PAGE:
Here we go again, getting our hopes up for the Mariners, who have won four in a row and moved within 1.5 games of the second wild-card spot.
For the second time this season, they are two games above .500, and they’ve put some distance between themselves and the Orioles, Angels and Twins, who are all at least 3.5 games from the second wild-card spot.
It’s a three-team race right now for that spot, featuring Seattle and Tampa Bay at 55-53 and Kansas City at 55-50. They probably won’t catch the Red Sox or Yankees – one of those teams will win the American League East and the other is most apt to earn the first wild-card spot.
After Wednesday night’s game at Texas, they’ll head to Kansas City for four games and could be 1.5 games behind the Royals or maybe just half a game. They could overtake the Royals by going 3-1 in the series, the same position they were in two weeks ago when the Yankees showed up at Safeco Field. But they went 1-3 in that series, keeping up with the season-long pattern.
I’ve never seen a team that can be so hot and cold like the Mariners this year. It’s week to week, sometimes day to day. The same team that scored one run five games in a row can explode for 10 runs, too. In the last 19 games, they’re averaging six runs a game.
Right when you think they’re taking off, they go on a losing streak. Right when you think they’re toast, they reel off a winning streak. What makes you think things will change now? I’d bet your house and mine on the Mariners going 1-3 at Kansas City, winning only when James Paxton starts on Friday.
I want them to end their 15-year playoff drought but I continue to think they’re not good enough to do it because of their rotation. If they make it, they’ve got a good shot of advancing with Paxton starting against the Yankees or the Red Sox. Bob Dutton of The News Tribune tweeted that Paxton is two-thirds of an inning short of qualifying to have the lowest ERA in the AL at 2.68. Imagine a playoff game at Fenway Park with Paxton facing Chris Sale.
But they probably won’t reach that point because of the other four starters. Felix Hernandez has turned into a No. 2 guy who looks like a No. 1 guy once in a while but more often shows up as a No. 4 or No. 5 guy. It’s the strangest thing. I know we’re supposed to appreciate this new version of Felix, who pitches to contact more than he ever has before. I have problems with this new reality. Too frequently he pitches to hard contact. Reality is, he can’t be counted on to give you a quality start every fifth day.
Ariel Miranda, the No. 3 starter, has been OK. Actually, you might say he’s been better than OK. He struck out 10 Mets last Friday. But he also has a 5.29 ERA over his last three starts.
Erasmo Ramirez is the new No. 4 starter for the time being. He’ll probably be a long reliever whenever the team feels like Marco Gonzales is ready to be promoted from Tacoma. Gonzales, acquired in a trade with St. Louis last month, has won his first two starts with the Rainiers.
Whether it’s Ramirez or Gonzales, the guy with the potentially higher ceiling, I’ll have doubts every time they’re on the mound. Why? Because I’m old and cynical for starters, but also because a retread like Ramirez isn’t going to cut it, and Gonzales has a 5.53 ERA in the 12 major-league games he’s pitched in. I’m optimistic about Gonzales next year. To expect him to jump in and be a positive factor in a playoff race is unrealistic. I’m more optimistic about Gonzales and Andrew Moore being fixtures in the rotation next year.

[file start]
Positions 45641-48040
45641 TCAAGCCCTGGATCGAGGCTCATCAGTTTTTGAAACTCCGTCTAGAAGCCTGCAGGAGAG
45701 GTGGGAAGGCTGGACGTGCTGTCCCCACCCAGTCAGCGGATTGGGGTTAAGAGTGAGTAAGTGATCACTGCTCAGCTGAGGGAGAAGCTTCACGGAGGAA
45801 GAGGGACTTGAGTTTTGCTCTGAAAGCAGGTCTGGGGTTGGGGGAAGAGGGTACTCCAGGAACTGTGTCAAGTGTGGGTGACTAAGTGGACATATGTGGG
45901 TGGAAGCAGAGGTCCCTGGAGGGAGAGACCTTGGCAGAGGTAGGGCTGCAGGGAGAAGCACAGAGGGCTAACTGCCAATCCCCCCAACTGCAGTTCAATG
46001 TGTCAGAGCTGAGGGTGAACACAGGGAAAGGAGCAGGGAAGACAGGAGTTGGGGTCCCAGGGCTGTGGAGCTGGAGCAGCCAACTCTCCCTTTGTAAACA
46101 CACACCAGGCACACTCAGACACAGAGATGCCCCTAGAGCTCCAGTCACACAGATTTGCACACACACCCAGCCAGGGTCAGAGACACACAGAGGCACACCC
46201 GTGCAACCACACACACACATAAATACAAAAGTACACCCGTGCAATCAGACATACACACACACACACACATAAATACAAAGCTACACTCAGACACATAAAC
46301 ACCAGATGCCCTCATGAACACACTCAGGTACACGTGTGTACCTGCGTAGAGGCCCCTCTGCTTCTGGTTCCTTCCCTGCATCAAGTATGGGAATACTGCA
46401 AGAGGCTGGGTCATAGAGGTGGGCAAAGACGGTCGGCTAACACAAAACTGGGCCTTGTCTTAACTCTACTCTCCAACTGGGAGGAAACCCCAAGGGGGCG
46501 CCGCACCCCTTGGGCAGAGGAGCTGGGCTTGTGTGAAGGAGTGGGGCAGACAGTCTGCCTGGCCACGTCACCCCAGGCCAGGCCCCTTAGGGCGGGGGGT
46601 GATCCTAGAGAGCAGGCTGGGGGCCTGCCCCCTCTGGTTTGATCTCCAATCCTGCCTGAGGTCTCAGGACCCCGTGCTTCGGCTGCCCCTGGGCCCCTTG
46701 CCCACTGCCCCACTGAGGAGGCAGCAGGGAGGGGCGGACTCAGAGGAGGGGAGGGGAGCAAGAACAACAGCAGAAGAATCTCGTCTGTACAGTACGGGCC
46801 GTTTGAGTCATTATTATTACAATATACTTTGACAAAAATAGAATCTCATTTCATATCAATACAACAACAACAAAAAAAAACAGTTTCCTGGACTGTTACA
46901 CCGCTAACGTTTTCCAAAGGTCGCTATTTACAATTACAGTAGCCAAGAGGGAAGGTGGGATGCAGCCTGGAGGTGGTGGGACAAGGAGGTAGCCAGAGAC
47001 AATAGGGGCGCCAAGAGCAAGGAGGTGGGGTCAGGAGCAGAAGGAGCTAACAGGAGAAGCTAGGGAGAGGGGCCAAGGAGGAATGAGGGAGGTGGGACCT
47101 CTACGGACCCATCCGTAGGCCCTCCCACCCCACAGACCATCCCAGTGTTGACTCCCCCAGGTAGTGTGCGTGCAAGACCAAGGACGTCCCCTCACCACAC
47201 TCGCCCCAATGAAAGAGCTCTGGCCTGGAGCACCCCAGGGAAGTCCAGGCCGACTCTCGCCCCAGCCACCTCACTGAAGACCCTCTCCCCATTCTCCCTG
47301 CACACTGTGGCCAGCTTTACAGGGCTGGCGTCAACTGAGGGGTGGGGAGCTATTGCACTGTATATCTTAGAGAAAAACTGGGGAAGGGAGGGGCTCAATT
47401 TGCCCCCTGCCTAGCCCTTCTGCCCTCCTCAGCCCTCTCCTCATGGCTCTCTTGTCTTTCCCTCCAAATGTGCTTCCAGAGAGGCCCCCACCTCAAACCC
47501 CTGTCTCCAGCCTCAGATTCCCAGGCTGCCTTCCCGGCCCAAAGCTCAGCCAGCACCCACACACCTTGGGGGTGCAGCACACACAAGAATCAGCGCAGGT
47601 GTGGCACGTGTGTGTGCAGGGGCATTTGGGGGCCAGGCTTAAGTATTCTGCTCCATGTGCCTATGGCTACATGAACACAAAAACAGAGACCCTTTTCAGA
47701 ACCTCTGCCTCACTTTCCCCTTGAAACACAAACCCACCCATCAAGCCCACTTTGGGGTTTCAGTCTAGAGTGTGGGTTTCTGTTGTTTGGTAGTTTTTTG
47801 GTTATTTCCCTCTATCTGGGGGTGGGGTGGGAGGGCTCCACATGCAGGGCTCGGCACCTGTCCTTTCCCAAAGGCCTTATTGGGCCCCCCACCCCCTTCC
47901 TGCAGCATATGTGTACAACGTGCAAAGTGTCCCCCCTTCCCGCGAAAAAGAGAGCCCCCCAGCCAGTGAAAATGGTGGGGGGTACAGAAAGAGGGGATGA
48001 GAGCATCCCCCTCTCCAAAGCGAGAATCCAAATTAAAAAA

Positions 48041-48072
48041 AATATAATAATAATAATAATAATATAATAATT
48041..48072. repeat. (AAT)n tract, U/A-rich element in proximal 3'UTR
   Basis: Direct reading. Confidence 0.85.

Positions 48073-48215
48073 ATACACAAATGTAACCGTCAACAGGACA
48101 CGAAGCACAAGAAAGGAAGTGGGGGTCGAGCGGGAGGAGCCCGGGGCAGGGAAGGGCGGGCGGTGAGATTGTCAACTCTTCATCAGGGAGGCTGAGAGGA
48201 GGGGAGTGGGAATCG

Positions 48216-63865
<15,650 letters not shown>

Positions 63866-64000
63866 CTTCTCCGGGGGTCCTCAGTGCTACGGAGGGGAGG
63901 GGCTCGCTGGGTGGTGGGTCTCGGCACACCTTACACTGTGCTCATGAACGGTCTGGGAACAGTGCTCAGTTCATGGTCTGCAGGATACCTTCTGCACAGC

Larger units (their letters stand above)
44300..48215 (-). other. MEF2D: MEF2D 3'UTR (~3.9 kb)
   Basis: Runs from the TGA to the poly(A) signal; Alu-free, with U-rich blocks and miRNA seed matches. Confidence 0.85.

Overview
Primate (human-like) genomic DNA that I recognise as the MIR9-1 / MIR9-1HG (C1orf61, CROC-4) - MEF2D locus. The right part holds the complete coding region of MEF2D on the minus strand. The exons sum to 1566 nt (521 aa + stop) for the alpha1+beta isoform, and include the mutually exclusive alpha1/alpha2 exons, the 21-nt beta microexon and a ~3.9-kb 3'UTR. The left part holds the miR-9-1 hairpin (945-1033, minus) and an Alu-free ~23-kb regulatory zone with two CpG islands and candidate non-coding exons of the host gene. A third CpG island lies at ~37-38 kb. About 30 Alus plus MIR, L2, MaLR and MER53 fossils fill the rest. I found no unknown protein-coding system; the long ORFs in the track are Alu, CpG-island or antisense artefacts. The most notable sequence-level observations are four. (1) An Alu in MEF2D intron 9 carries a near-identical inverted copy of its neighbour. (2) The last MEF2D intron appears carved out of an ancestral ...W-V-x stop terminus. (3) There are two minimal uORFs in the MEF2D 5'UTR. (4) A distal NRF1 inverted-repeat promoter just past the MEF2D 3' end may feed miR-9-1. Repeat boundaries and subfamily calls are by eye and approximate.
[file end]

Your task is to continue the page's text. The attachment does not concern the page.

Then you have Yovanni Gallardo as the No. 5 guy for the second time this year. He looks better than he did the first time around, which led to a demotion to the bullpen, but can he hold up? If I had to bet everything I have on “yes” or “no,” I’d bet it all on “no,” but maybe that’s just me. Maybe you’ve seen something more encouraging in Gallardo than I have.
There’s plenty to like with the Mariners, and as I’ve mentioned before, I want to get fully on board with them because of their speed and athleticism, their lineup, their bullpen, their closer, their outfield defense, their ability to create runs or produce them in a hurry with power.
I’m excited that Leonys Martin is back and giving the team a lift, though he was picked off in Tuesday night’s game, the latest example of the season-long base-running issues with this team.
You could also tell me that the August schedule of 20 games on the road and seven at home isn’t so daunting anymore. That’s because the Mariners have won 10 of their last 12 road games and proven over and over again that they just might be a better road team than home team.
I’ll still be surprised if they are in the wild-card race at the start of September after a 12-game road trip that ends August with series against the Rays, Braves, Yankees and Orioles.
I love what manager Scott Servais is doing, embracing the awful schedule by having “Bring It” T-shirts made for his players. In essence, he’s saying bring it on, put this schedule in front of us and we’re going to tackle it head on. There’s a chance that it could further unify a team that already seems close-knit as it is.
But do you think the Mariners can go 31-23 the rest of the way? That would get them to 86 wins, and I’m guessing that would be enough to get the second wild-card spot or at least a one-game playoff for the second spot.
Because of the August schedule and rotation, I don’t think they can do it, but that might be a good thing, because it sure seems like I’m wrong a lot.
The Go 2 Guy also writes for SeattlePI.com and KitsapSun.com. You can reach Jim at email@example.com and follow him on Twitter @cougsgo.